OTTAWA — The federal Conservative candidate vying for Rona Ambrose's former seat once tried to recruit enough members to incorporate a Canadian chapter of the National Rifle Association.
Dane Lloyd, who is a 26-year-old candidate running in the Sturgeon River-Parkland byelection, started a Libertarianism-inspired Facebook group in 2009 with the intention to turn it into a "big movement."
"Libertarianism and the right to bear arms are synonymous since the freedoms of Libertarianism are guaranteed by a well armed citizenry," the then-18-year-old wrote.
In a statement to HuffPost Canada on Wednesday, Lloyd commented on the post and said his stance on firearms has since changed:
That statement does not reflect my current view and policy on firearm ownership in Canada. My policy on firearms is a commitment to cost-effective gun control programs designed to keep guns out of the hands of criminals while respecting the rights of law-abiding Canadians to own and use firearms responsibly, and includes measures like safe storage provisions, firearms safety training, and mandatory minimums for criminal use of firearms.
Lloyd, who self-describes his political views as "very Conservative," beat out former party leadership contender Rick Peterson, local party organizer Jamie Mozeson, and ex-political staffer Luke Inberg for the Tory nomination.
Ambrose, the party's former interim leader, had endorsed Mozeson.
Past support for memorializing Confederate figure
In 2015, two years after Lloyd graduated from Trinity Western University, he shared his thoughts on a Russia Today story suggesting that he no qualms about memorializing the legacy of the U.S. Confederacy, as old social media posts suggest.
The story reported on Baltimore officials mulling a plan to remove Confederate general Robert E. Lee's name from a city park.
"This would be a real shame to see go through," the post on an account associated with Lloyd's name reads. He said the former Confederate general's "actions at the end of the war did much to heal and unite a deeply divided nation."
Baltimore eventually introduced legislation to rename the city park to Lake Roland.
The timing of the post preceded renewed public pressure to rename monuments linked to U.S. Confederate figures after a white nationalist rally in Charlottesville, Va. this summer.
In another post, this time from 2014, Lloyd shared a link to a fundraising campaign by The Rebel to fight "anti-Christian bigots on Nanaimo city council."
"It just goes to show that when people actually stand up to intolerant anti-Christian rhetoric, common sense and justice will prevail," reads the post.
The Vancouver Island municipality stirred some controversy at the time for pulling a permit for the Leadership telecast, a so-called Christian conference, days before the event. One city councillor had an issue with the event sponsor's link to anti-gay views and "support of the traditional family."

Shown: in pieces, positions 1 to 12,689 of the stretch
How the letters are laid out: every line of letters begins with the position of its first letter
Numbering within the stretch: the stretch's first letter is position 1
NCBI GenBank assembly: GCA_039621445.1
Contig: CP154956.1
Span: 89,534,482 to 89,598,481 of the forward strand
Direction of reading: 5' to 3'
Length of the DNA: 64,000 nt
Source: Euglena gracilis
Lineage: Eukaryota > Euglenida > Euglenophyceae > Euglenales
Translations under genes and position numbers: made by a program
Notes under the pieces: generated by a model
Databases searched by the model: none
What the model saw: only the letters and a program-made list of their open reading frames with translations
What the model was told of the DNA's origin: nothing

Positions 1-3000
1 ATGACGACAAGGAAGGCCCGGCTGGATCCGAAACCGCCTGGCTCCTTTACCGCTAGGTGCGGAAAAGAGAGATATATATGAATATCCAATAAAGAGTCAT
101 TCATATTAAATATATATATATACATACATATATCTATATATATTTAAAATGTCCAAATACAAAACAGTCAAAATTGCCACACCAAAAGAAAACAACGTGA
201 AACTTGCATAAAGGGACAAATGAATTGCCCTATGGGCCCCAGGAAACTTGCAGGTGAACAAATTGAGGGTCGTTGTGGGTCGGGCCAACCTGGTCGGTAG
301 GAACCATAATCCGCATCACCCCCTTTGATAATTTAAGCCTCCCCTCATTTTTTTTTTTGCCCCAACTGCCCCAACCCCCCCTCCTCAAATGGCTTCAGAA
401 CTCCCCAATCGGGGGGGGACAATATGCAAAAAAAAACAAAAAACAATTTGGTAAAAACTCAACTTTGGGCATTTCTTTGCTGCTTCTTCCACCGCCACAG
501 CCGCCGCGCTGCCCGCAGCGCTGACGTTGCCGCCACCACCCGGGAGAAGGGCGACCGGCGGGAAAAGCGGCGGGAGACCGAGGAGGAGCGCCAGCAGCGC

Reaction to the event's cancellation was mixed: former NDP MP Jean Crowder and the Vancouver Island Rainbow Association praised council's decision, while right-wing pundit Ezra Levant blasted it, and one letter to the editor called it "over-the-top panic."
Lloyd did not respond to a request for comment for the views he expressed in these two posts.
Use of 'Feminazi' raises eyebrows
The Conservative candidate made headlines recently for another Facebook comment he made in 2009 in response to the University of Guelph's decision to shutter its women studies program.
"I'll probably get assassinated by the Feminazi's for saying that cutting this program is a good thing, saves a lot of wasted money on a useless program," he wrote. "Way to go Guelph way to be politically incorrect."
Lloyd explained himself to CTV News last week, saying: "Sometimes you get in to emotionally charged debates and you say things that you regret and I would say that would not be a term I would use today."
He told the broadcaster he didn't think an old social media post would affect his campaign.
Despite Lloyd being a new public figure, he has earned some political experience working under former cabinet ministers Ed Fast and Jason Kenney.
He is also a Canadian Armed Forces reservist and most recently worked as a political staffer for St. Albert—Edmonton MP Michael Cooper.
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Scheer jokes about metaphorical shoes
Conservative Leader Andrew Scheer joined Lloyd at an event in Stony Plain, Alta. on Tuesday to kick off his campaign.
Lloyd addressed a crowd of supporters by drawing parallels between himself and the Tory leader, noting how both men are "strong Conservatives."
"He's got big shoes to fill coming in after Rona Ambrose, she was a great member of Parliament," Scheer said.
After the crowd applauded his tribute to his predecessor, Scheer joked with supporters. "I said Dane has big shoes to fill, they're not actually big shoes, they're metaphorically big shoes. I think he probably wears a few sizes bigger than Rona did."
Sturgeon River-Parkland voters will head to the polls on Oct. 23.
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